Who: Laurie Sears Deppa, founder, Kangaroos and Kimonos
Travel Expertise: A lifelong traveler with over 50 countries on her “been there” list, Deppa runs the travel blog Kangaroos and Kimonos. She loves sharing her adventures and travel tips on staying and traveling for little to no money, and on traveling with children. Deppa globetrots with her 5-year old daughter Ellie and, sometimes, her husband.
1. Use airline shopping portals. I don’t buy anything without going through an airline shopping portal, and I wait for the high bonus days. The airlines often offer incentive bonuses — for instance, I got 3,000 extra miles over the holidays. I get emails from all the reward programs I use, so I know when the high bonuses are offered. I usually make a list of the things I need or want (but don’t need ASAP). I bought a futon and two chairs for $1,000 on Kohls.com for 10 points per dollar through United Shopping. We used Discover that time because in the first year, you get double cash back. For buying these things we had to buy anyway, we got $100 cash back from Discover, 10,000 United Points and $100 in Kohls Cash. Then we wrote off the futon as a deduction because we rent our home on Airbnb.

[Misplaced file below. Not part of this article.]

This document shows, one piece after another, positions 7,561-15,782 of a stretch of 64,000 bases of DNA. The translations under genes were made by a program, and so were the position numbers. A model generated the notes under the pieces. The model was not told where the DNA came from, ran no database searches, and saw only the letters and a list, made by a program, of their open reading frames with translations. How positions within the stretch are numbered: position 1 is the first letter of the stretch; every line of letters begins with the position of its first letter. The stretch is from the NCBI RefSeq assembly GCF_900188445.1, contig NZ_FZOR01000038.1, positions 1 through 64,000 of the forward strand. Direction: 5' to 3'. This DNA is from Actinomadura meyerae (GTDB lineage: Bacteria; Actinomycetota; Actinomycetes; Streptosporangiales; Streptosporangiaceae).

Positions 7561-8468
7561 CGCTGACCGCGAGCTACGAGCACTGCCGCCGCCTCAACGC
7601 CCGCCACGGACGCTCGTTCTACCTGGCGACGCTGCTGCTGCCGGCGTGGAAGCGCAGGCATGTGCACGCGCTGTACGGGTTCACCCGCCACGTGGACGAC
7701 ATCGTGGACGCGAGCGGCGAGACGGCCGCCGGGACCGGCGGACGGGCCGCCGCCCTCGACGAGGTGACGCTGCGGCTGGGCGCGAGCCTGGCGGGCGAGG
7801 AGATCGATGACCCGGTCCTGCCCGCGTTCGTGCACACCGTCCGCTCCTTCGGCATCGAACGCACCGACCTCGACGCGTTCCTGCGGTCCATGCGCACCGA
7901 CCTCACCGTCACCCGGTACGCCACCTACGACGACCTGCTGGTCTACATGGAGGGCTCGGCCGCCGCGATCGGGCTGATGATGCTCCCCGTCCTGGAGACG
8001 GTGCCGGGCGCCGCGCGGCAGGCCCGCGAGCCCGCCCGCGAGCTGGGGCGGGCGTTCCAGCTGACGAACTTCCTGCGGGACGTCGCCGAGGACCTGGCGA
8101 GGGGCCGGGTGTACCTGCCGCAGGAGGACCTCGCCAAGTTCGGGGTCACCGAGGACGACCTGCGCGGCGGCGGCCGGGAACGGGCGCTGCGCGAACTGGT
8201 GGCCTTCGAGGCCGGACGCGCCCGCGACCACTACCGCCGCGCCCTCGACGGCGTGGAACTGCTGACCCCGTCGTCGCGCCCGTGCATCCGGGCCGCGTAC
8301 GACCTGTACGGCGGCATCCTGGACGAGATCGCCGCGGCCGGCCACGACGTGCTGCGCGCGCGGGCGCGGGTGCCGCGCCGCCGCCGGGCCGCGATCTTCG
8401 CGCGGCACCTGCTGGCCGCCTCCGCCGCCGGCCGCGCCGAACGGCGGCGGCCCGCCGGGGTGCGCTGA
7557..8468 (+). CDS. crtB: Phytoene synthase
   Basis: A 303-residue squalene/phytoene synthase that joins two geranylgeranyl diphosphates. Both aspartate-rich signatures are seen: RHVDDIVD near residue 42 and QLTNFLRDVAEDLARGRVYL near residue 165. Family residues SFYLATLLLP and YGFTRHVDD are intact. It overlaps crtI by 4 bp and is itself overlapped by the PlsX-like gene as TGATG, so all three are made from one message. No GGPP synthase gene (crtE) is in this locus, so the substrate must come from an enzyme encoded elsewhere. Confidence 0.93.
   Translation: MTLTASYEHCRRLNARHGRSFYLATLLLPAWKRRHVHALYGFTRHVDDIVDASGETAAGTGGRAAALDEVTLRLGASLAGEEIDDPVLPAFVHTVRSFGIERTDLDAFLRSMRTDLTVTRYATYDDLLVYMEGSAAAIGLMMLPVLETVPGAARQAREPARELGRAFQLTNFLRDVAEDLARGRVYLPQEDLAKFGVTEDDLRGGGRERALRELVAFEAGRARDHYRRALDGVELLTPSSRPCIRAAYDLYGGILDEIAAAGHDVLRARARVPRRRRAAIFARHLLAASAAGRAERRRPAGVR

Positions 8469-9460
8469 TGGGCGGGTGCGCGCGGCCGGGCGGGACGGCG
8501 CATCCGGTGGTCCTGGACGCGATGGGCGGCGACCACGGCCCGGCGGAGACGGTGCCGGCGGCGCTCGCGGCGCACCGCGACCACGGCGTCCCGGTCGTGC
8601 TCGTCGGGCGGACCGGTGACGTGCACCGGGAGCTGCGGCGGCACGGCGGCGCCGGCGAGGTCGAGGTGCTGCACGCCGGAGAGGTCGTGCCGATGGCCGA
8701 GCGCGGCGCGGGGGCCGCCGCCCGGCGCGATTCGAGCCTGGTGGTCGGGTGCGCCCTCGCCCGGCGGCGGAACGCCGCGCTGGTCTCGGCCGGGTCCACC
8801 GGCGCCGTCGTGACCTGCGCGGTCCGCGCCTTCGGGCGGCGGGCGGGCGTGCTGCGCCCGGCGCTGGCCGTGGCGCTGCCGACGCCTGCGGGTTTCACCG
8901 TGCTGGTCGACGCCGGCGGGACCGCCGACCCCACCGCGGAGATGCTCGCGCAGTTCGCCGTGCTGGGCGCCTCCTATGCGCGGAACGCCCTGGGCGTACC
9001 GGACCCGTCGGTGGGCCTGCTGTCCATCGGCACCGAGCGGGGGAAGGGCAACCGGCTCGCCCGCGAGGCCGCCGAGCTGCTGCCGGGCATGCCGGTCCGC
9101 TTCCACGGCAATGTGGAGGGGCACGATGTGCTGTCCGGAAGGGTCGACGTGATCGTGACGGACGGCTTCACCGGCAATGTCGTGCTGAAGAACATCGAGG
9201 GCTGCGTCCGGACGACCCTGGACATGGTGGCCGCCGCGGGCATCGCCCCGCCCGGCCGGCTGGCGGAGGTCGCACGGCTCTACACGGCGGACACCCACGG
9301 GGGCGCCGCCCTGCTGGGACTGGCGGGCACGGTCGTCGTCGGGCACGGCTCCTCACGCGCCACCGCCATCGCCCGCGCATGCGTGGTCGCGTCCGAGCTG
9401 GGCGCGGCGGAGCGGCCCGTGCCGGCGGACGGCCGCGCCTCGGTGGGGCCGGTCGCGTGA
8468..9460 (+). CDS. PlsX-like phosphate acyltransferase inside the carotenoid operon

2. If something goes wrong, ask for miles. We just flew on American back from Asia in March. Our flight to LAX got delayed, then canceled. The airline offered a 3,000 point credit as a customer service apology. I contacted the airline after that and asked for more — the airline gave us an extra 10,000 points each.
3. Book your cruise vacations through the airlines. Many people don’t know you can get airline points by cruising. I book my cruises through United Airlines. We posted 5x bonus miles for a cruise that we took in November with Royal Caribbean. We booked directly with United Cruises and we received miles based on the type of cabins and amount spent on each room. We are taking another cruise in May that we booked through United Cruises, sailing out of Barcelona on Norwegian. It all adds up.
Want more great affordable travel ideas? Check out “The 33 Cheapest Places To Travel In 2018.”
More Info: www.forbes.com